Wednesday, April 27, 2011

The Cost of Pomp

While not in the least bit surprised to hear him pipe up about it, I was amused to read Morrissey's comments about the inescapable impending nuptials of Prince William and (the admittedly rather foxy) Kate Middleton this morning. "Why would I watch the wedding? Why would I watch it?" he foams in exasperation. 

You know, that could have been me talking. In fact, I can almost hear myself say it in my unmistakable Brummie-cum-Brightonian-cum-Nanaimoite twang-drawl-slur. Like The Moz, I am one of those who couldn't care less about this event. I am not and have never been a royalist, and would genuinely rather tune into a programme showing nothing but a cow's head chewing cud against a grey background for six hours than watch this wedding. 

Without getting too deeply into it, especially my thoughts on monarchies in general (my Canadian citizenship application is still in motion, so I must be a good boy), I get rather concerned that people can happily lap up this event, clapping at the telly, whilst not for one moment considering such as the fact that the London security operation alone will cost British taxpayers in the region of twenty-two million quid ($33,000,000 CAD). If you bung in the cost of Ms. Middleton's dress, their honeymoon in Clacton-on-Sea and the vol-au-vents at the do afterwards, you'd be approaching a sum near the combined Third World debt. Not to put too fine a point on it, that is an absolute disgrace. Just think about the thousands of positive ways in which that sum could have been spent. Like on me, for instance.

I can't help but wonder what the couple themselves think about this? As presumably 'funky,' forward- and right-thinking, young 21st century citizens, surely this knowledge would considerably take the shine off their occasion? And it's not like they absolutely must get married in such an over-the-top manner, is it? Or must they? I blame his granny, myself.

My thoughts and what I vainly hope would be Will and Kate's are delightfully summed up by this hilarious claymation video from Joel Veitch of the completely mental, ridiculously funny website:

Anyway, aside from everything, on the most basic human level I wish the youngsters a good life together. As someone from a family riven by domestic violence, acrimonious divorce and bitter feuds, yet who has found utter joy in his own marriage (which, including Susan's dress, my suit, the rings and everything else, cost about two-hundred quid) I wish them well...even if their happy day only serves to bankrupt the country.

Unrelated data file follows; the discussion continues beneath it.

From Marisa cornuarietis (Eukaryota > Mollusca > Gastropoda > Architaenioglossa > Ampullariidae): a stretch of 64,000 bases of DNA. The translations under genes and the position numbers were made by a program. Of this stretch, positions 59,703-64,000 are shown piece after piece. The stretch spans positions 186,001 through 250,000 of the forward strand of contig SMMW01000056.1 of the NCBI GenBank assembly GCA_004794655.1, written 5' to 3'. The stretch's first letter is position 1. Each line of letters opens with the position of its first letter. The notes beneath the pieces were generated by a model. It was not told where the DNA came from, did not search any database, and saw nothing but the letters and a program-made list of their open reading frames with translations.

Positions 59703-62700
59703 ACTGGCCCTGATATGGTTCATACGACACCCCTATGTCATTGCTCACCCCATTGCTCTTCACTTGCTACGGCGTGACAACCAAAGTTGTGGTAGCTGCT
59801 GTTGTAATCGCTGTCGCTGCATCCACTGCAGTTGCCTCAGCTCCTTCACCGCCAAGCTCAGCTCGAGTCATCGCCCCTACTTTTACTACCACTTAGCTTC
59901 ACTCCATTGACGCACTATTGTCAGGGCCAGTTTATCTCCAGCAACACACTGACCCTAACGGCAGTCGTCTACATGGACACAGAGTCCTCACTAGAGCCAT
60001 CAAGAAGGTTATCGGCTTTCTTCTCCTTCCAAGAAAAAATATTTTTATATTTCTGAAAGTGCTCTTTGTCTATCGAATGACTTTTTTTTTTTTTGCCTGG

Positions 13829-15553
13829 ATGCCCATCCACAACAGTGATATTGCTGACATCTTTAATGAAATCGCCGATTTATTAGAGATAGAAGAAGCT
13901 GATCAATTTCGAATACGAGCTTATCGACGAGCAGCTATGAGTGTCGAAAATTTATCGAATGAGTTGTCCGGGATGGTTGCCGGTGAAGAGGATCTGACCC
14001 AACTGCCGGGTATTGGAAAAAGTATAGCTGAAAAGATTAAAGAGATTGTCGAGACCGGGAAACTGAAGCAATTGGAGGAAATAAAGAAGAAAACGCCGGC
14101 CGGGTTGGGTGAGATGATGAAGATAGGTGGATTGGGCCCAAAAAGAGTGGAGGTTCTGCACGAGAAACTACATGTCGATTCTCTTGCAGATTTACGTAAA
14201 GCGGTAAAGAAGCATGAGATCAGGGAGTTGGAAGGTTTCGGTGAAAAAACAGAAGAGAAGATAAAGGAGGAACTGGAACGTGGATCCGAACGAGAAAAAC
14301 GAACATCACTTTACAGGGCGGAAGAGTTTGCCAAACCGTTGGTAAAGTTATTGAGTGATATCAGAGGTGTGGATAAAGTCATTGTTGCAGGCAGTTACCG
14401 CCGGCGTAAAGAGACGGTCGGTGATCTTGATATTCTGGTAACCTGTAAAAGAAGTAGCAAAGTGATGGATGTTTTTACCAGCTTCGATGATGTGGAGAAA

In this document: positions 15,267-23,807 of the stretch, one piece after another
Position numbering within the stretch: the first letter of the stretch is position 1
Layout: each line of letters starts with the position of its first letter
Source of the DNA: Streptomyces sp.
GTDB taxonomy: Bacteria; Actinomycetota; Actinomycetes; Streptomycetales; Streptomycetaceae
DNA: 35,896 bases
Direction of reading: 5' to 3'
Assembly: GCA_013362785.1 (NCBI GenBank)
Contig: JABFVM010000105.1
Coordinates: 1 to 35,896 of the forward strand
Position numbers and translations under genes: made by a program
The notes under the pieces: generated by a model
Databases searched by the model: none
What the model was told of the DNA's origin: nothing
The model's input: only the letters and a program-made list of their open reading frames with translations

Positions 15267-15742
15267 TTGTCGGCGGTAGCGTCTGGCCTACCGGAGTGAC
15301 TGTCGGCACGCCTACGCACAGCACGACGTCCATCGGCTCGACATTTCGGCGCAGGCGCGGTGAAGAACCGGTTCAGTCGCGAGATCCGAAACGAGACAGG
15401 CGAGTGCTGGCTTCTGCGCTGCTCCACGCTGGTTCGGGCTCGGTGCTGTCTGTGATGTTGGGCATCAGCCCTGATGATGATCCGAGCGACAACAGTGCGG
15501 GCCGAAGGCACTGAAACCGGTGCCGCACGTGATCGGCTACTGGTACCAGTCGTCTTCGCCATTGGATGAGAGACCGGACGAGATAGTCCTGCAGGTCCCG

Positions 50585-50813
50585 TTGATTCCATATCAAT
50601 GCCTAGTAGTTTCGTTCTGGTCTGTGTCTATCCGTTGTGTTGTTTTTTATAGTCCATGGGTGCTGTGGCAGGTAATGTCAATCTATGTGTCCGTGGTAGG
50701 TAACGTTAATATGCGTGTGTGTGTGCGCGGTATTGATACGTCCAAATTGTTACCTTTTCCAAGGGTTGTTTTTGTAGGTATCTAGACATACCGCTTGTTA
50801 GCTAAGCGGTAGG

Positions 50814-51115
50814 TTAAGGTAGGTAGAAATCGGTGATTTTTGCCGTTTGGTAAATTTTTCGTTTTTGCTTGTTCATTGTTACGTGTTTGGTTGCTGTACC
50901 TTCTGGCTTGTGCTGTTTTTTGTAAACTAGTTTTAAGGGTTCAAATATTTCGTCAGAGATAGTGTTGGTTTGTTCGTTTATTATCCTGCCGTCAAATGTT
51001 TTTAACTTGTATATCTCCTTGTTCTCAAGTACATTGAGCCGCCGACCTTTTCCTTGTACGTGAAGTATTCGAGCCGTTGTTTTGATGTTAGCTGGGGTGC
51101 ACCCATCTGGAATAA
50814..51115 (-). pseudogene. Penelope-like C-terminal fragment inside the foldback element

Wednesday, April 20, 2011

Optimus Not-Very-Good

If there is anyone more curmudgeonly than me, it's Stuart Ashen. I just love the guy. Some of you may have seen his video reviews of crappy Christmas items that Susan and I sent out to our address books this last festive season. But if not, one of the things Ashen does, quite brilliantly, is offer his opinion on stuff that, for any given reason, he finds tacky, poorly made, or just plain ridiculous. However, as funny as his take may be, he is usually absolutely spot on in his assessment. Ashen's latest video is a truly classic example of this that had me rolling about in hysterics earlier today. I will say no more about it, instead imploring you to carve out eleven minutes from your day to watch this extremely amusing piece of film. Be warned that there is a tiny bit of profanity on two occasions, so you should probably consider this as NSFW and keep it from the ears of little ones and sensitive souls. Enjoy!  

Tuesday, April 19, 2011

Record Store Day: The Pros & Cons

So, there goes another Record Store Day.

Having spent the lion's share of my working life in various capacities within the music industry, including many years in independent retail, I will naturally applaud any initiative to place a spotlight on these institutions - if only for one day a year. But that it is needed at all breaks my heart.

Without going into all of the well documented reasons why it is happening, I still find it extraordinary - surreal, even - that the days are with us when bricks-and-mortar music retailers are disappearing from the planet faster than you can say "play that funky music, white boy." As someone for whom record stores have been second homes for over thirty-five years, it is nothing short of a cultural tragedy to me. It feels like one of my limbs is being slowly amputated, which kind of hurts a bit. Okay, a lot.